• P 3. According to Cole and Nesbeth (2014), employees assigned to other territories face the following difficulties that become an obstacle for their professional success – ‘job and work environment factors, family factors, organizational support, and contextual factors in the host-country’ (p. 66). Job and work environment factors refer to the specific resources the company provides to the employees including the accommodation, transportation, and medical insurance coverage (Cole & Nesbeth, 2014). Family factors implicate the characteristics of the expatriate’s family status (Cole & Nesbeth, 2014). Organizational support refers to the informational, psychological, and other support provided for the expatriate with an objective to help him/her cope with the unexpected safety and security risks in the foreign assignment (Cole & Nesbeth, 2014). Contextual factors involve the possible demands as regards to the safety and security matters an expatriate and one’s family might appear to have in a foreign country (Cole & Nesbeth, 2014).
  • P 4. To help a foreign assignee, a company should develop the safety and security strategy that will address each possible risk (Forrier et al., 2009).

Literature Review

The problem of expatriate security and safety relates to a variety of aspects with the wide scope and range (Ast, 2010). It is thus imperative to make sure that the research has concerned all these issues from different perspective and angles, including the point of view of the human resource managers, assignee workers themselves, and their family members. It is also essential to obtain information both from the theoretic and practical field (Cole & Nesbeth, 2014). Thus, the research efforts focused on the objective to perform the practice-oriented observation of the studied subject with the purpose to develop a multidimensional program for expatriate security and safety addressing the issues and threats faced by the identified groups of foreign assignees.

Specific attention was paid to the reports from the field leaders because these pieces contain the up-to-date data showing both the scope of the problem and the variety of methods utilized by the international businesses with the purpose to ensure effective adaptation of their workers in their foreign assignments. Remarkably, comparison of information in the academic articles or the theoretic frame did not demonstrate as broad view on the problem as it is in the reports by the experts in the field.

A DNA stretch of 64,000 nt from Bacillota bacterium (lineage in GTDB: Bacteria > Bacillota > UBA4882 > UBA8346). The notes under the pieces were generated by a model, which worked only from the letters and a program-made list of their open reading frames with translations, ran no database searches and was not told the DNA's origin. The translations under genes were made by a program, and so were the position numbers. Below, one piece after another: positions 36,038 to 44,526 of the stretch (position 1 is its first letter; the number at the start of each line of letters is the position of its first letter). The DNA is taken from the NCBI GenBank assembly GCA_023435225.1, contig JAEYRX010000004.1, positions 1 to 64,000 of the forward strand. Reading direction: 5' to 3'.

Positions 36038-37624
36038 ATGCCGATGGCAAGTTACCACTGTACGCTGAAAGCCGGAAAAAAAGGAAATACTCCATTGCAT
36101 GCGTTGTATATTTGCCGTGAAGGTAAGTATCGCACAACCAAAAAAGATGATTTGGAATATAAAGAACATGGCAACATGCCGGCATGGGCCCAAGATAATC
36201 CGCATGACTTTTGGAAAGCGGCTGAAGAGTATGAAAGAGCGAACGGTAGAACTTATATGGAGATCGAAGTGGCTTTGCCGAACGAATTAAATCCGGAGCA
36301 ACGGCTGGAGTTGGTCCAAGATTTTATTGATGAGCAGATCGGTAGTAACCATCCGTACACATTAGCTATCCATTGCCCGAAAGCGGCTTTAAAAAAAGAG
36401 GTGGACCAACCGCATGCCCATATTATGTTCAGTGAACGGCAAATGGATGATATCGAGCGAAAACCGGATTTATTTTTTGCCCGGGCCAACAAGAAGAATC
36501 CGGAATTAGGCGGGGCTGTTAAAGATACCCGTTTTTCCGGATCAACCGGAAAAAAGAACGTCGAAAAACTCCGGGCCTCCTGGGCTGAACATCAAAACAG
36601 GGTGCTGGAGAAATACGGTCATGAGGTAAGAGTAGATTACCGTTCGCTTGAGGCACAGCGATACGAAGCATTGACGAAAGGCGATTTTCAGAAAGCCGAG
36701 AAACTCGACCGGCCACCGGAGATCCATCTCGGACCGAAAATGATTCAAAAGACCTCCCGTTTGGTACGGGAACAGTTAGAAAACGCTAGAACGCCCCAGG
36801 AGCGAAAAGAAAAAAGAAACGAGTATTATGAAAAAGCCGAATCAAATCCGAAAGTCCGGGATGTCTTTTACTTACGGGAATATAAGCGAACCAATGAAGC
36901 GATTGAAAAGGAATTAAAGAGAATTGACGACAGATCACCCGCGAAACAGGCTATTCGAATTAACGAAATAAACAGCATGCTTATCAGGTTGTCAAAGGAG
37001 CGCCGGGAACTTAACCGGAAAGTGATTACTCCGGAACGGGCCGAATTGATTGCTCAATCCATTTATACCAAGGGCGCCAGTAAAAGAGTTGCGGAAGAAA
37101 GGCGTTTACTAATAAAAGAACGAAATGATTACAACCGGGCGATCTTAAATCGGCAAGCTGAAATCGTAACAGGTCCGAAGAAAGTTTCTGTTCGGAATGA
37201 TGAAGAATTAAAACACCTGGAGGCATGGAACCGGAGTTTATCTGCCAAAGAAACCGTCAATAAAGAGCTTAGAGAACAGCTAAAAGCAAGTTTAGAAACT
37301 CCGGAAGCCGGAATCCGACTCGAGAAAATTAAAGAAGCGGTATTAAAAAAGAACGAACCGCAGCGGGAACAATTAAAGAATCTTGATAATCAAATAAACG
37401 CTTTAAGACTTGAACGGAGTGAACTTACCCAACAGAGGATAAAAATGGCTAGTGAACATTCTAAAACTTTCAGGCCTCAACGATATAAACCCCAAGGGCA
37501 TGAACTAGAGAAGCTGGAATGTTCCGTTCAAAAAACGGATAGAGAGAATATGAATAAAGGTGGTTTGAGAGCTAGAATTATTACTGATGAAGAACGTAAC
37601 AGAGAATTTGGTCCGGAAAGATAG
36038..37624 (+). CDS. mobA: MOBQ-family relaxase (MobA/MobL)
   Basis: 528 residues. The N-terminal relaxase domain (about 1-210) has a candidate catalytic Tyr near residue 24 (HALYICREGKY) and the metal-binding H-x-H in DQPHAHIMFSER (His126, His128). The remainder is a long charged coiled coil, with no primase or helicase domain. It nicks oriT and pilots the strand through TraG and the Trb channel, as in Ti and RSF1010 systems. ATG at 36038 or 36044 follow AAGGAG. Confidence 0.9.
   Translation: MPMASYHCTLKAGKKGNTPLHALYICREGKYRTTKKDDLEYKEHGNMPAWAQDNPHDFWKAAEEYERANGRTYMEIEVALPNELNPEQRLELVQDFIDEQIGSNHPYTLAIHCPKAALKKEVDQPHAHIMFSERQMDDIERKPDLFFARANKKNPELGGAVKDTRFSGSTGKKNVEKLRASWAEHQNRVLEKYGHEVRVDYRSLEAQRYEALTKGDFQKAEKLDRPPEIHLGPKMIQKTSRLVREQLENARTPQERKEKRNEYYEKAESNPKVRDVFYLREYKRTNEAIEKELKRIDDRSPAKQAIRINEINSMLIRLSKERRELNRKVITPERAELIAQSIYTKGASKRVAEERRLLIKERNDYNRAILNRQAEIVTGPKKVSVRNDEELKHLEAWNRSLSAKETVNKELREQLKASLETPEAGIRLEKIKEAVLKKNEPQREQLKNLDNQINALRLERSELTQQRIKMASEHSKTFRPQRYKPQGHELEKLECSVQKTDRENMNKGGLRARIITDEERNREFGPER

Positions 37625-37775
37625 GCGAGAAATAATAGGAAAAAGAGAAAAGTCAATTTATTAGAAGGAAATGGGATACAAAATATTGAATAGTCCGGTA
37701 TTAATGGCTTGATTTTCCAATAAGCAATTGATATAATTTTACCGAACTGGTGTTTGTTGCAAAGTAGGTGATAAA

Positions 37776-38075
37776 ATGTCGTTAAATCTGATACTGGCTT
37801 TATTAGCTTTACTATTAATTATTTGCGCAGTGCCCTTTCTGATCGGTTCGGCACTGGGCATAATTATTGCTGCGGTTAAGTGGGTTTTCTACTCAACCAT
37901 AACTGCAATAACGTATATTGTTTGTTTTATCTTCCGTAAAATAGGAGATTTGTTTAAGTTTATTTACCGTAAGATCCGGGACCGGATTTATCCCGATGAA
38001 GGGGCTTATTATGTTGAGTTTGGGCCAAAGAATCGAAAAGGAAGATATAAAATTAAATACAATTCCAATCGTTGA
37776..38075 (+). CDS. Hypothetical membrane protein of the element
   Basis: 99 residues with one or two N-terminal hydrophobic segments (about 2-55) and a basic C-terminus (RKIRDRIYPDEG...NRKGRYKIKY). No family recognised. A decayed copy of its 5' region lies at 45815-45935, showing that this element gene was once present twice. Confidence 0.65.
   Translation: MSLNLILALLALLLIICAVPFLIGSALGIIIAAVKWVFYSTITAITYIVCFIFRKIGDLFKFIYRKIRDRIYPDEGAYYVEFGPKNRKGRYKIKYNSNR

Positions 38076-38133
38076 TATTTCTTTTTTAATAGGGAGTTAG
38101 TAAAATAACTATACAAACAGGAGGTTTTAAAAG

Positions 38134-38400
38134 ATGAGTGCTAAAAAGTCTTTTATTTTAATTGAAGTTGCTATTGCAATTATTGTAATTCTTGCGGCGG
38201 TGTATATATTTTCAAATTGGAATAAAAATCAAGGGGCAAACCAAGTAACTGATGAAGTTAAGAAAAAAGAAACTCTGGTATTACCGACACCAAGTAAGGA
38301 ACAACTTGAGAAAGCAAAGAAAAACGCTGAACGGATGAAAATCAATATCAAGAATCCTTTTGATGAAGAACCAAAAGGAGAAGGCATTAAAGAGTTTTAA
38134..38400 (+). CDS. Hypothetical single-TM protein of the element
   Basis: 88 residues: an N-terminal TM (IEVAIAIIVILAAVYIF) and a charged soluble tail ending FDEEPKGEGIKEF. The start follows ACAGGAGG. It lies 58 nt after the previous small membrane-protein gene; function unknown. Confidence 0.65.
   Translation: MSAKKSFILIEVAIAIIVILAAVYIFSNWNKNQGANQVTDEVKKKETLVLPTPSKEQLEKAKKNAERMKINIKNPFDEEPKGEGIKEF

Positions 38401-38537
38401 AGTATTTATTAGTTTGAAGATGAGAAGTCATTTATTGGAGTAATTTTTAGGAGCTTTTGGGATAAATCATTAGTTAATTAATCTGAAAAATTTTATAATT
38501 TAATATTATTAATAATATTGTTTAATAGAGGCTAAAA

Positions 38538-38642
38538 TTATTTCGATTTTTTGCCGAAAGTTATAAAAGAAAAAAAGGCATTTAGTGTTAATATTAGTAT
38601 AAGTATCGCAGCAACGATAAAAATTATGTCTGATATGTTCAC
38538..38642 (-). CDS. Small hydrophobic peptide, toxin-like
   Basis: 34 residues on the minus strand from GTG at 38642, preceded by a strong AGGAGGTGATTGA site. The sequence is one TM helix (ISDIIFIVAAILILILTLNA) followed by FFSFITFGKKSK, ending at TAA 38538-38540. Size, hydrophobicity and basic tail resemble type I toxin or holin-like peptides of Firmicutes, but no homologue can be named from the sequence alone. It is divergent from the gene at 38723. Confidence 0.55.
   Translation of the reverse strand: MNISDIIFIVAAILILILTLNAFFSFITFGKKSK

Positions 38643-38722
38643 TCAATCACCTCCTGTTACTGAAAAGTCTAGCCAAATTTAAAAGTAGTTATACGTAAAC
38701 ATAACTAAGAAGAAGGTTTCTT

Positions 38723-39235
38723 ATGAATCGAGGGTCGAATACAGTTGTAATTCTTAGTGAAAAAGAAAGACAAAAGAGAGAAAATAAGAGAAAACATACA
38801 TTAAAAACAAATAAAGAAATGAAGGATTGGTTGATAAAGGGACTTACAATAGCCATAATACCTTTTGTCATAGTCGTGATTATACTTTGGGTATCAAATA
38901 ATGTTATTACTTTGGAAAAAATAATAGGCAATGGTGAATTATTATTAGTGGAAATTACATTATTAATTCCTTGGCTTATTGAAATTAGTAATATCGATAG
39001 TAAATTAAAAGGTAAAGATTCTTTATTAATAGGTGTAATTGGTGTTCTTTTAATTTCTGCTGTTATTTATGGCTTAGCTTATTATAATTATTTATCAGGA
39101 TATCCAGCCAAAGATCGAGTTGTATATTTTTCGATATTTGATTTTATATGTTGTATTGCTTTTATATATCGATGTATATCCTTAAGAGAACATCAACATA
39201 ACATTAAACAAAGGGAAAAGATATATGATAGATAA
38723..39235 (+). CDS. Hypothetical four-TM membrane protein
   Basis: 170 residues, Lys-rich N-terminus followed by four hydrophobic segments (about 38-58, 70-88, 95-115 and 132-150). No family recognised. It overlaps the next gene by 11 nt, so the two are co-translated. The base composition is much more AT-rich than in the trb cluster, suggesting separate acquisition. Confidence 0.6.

The reports analyzed the complexity of expatriate security and safety risks on transport, in the land of destination, and in the collective body of local workers (Expat explorer report, 2014; Your Assignment, 2009). The reports demonstrated that the problem of expatriate safety in connection with the need to adapt to the local mentality of fellow-workers has special significance. These guides also indicated the specific measures to be undertaken to eliminate such risks. The data gained from the practical recommendation guides will help generate the more specific and effective plan of better protection for expatriates in foreign countries.

Studying of the theoretic sources including Ast (2010), Cole and Nesbeth (2014), Fee et al. (2013), Forrier et al. (2009), Greenhaus et al. (2010), Harvey (2013), and Jung (2014) helped understand the most frequent hazards met by expatriates in the countries of their destination and on their way to these countries. This information suggested the main issues that will be responded to by the final program proposed in this project and helped organize the arising problems by group in order to ensure the better outcomes through itemization. The data obtained from the sources identified above also helped to detail the recommendations for male and female assignees. Finally, analysis of all the sources studied suggested conclusions on the further investigations that may be done in the chosen field of study to expand the scope of knowledge on expatriates safety and security.

Definition of Terms

The purpose of defining terms is to allow for a shared understanding of the research being presented. It reduces vagueness and increases productive understanding. This project has addressed a row of terms related to the problem of expatriate safety and security.

Expatriate

An employee sent overseas with an objective to promote corporate goals in other divisions of the organization.

Safety and security issues

A variety of possible threats and hazards, both the man-made and natural ones that may affect effective functioning of an expatriate in one’s foreign assignment.

Preventive measures